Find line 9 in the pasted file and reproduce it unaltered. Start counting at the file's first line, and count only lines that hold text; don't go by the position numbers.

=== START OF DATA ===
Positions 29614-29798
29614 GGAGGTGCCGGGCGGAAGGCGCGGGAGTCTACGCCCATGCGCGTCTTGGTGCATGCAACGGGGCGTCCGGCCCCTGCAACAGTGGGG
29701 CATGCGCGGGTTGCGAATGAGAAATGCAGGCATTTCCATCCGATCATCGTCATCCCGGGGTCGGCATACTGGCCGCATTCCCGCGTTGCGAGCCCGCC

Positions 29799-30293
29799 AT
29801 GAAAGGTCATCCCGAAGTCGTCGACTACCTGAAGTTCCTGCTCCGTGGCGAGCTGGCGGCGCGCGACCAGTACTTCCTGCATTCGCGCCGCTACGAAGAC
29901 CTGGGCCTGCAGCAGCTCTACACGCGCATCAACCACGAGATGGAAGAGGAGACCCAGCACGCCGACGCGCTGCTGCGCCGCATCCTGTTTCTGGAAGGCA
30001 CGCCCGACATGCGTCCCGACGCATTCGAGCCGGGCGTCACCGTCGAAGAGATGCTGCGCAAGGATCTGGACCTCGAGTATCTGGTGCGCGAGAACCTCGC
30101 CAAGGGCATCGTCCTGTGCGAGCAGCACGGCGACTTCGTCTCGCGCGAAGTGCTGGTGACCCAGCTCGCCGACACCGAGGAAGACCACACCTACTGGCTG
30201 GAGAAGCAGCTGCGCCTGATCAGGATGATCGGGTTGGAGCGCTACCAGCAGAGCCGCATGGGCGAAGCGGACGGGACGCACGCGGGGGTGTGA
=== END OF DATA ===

30101 CAAGGGCATCGTCCTGTGCGAGCAGCACGGCGACTTCGTCTCGCGCGAAGTGCTGGTGACCCAGCTCGCCGACACCGAGGAAGACCACACCTACTGGCTG